Will there be more flash crash type of events in the future ? Certainly says the book and it says this has got nothing to do with HFT strategies.


Life after the “Flash Crash”

This section describes the various events post May 2010 flash crash

  • May 12, 2010 – Talk of HFT tax as they were falsely blamed for flash crash
  • May 14, 2010 – The first piece of investigation revealed that it was a traditional money manager who placed a $4B sell trade with out price limit, that triggered the crash
  • May 24, 2010 – Talk of eliminating stub quotes
  • May 26, 2010 – Goldman launches DMA in Latin American markets
  • June 4, 2010 – SGX announces $250M “Reach Initiative”, the fastest platform in the world that has a 90 microsecond door to door speed. NASDAQ has a door to door metric of 177 micro seconds. This proposed platform at SGX is 100 times faster than the existing infra
  • June 10, 2010 – SEC approves rules that require exchanges to stop trading in specific stocks if the price goes up by 10% or more in 5 min interval.
  • June 11, 2010 – Revolving door practice is seen at GETCO. GETCO hires Elizabeth King, a personnel from SEC. This practice of hiring people from regulatory bodies is called ‘Revolving door practice’
  • June 22, 2010 – GETCO launches its dark pool
  • July 21 2010 – DirectEdge launches two platforms, one for blackbox stat arb guys and second for passive agency order guys
  • Aug 24 2010 – Chi-X receives a takeover enquiry from BATS. Chi-X becomes the second largest trading venue after London Stock exchange in Europe
  • Sep 1, 2010 – BATS and NASDAQ stop flash orders. DirectEdge continues with Indication of Interest orders, a flash order in disguise. From the flash crash to the Waddell & Reed trade that started it all, from the discussion about stub quotes to circuit breakers, from the launch of new exchanges in the United States to GETCO’s dark pool in Europe, by November 2010, high frequency trading was on the minds of everyone in the financial world.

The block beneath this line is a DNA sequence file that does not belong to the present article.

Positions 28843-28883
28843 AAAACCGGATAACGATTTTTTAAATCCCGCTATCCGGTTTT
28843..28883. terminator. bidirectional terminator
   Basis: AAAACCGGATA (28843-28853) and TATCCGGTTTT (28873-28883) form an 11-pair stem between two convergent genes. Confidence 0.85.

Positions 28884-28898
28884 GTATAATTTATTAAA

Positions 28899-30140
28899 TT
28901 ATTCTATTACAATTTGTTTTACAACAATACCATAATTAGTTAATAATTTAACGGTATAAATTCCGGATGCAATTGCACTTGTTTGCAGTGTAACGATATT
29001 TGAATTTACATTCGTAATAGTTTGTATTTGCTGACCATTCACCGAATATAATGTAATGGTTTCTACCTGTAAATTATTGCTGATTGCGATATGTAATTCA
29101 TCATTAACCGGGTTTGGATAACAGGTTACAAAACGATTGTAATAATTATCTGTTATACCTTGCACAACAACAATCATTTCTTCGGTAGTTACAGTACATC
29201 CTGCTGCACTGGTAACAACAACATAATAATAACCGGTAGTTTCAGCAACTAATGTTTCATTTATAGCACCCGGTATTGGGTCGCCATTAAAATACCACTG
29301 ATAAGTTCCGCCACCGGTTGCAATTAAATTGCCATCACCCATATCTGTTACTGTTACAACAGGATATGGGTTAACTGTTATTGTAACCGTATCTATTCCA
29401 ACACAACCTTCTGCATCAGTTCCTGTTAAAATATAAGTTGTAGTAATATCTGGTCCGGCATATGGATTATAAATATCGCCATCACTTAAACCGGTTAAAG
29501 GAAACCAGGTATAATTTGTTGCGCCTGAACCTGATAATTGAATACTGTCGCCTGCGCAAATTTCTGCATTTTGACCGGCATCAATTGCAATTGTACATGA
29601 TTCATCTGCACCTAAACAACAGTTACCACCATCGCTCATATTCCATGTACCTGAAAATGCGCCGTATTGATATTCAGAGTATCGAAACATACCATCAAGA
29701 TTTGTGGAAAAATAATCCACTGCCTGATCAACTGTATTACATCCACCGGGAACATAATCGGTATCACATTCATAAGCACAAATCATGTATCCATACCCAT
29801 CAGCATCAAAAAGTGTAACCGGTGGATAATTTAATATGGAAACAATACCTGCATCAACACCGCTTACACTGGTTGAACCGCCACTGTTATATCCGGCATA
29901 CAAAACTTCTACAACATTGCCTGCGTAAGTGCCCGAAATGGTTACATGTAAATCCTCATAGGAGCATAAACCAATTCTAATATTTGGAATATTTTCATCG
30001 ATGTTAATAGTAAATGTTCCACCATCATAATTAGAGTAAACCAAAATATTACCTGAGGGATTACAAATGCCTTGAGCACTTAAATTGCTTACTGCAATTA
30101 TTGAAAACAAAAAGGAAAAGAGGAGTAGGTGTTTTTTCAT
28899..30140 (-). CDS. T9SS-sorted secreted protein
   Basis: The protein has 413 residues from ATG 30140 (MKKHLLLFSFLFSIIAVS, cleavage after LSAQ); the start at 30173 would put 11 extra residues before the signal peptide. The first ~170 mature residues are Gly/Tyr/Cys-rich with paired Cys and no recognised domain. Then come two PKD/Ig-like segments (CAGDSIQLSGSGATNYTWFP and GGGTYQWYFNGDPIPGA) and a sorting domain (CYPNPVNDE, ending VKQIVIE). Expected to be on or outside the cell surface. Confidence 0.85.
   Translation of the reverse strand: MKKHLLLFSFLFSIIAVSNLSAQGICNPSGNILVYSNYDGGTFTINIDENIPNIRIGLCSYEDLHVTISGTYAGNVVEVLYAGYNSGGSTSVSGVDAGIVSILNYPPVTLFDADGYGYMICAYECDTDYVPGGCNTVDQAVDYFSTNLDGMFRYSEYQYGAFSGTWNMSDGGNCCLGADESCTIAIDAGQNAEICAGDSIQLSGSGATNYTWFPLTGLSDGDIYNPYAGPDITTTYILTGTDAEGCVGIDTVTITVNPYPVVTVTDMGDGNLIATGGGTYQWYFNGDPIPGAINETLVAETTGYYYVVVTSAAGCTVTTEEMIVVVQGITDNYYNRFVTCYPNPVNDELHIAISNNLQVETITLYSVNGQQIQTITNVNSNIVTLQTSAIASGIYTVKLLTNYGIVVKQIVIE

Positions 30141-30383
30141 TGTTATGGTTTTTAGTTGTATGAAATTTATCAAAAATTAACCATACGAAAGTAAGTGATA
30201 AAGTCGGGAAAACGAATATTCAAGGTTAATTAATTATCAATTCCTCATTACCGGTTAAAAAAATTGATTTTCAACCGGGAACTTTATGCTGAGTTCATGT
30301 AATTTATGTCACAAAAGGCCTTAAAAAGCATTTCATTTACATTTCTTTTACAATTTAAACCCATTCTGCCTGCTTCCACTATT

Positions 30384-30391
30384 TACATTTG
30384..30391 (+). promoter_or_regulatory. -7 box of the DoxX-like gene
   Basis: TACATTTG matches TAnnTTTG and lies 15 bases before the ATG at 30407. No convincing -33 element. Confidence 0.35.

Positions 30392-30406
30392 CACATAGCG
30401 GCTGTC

The Future of HFT

This sections lists the events that have happened in 2010.

  • Oct 21, 2010 – Chi-X Global announces that it will start operating in Australia by Mar 2011
  • Oct 21, 2010 – SGX makes GETCO a trading member in its securities operations
  • Oct 25, 2011 – SGX makes a $8.3 B takeover offer for the operator of Australian Bourse
  • Nov 3, 2010 – SEC voted to bar brokers from granting HFT unfiltered access to an exchange, a move aimed at imposing safeguards meant to prevent bad trades
  • Nov 8, 2010 – SEC decides to ban `stub quotes’
  • Nov 11, 2010 – Chi-East, a joint venture between Chi-X Global and SGX was launched and this became the first pan-Asian independent dark pool to be backed by a regional exchange.Chi-East is widely regarded as a landmark in the development of Asian Equities
  • Nov 24, 2010 – DirectEdge announces that it was changing the way it handles flash orders. It also indicated that it will slowly phase out flash orders
  • Dec 1, 2010 – Equiduct Systems Ltd, announced that it traded more than 1 billion euros in Nov 2010 for the first time as ATS aimed at retail brokers gathered momentum. Equiduct is an MTF operated by Berlin bourse.
  • Dec 6, 2010 – ASX that was selling itself to SGX said that the decision to merge with SGX was in the best interests of Australia’s market micro structure development. Collectively the combined SGX – ASX entity would list companies worth $1.9T, fourth in Asia behind Tokyo, HongKong, and Shanghai.

The book is interspersed with interviews with 6 High frequency traders.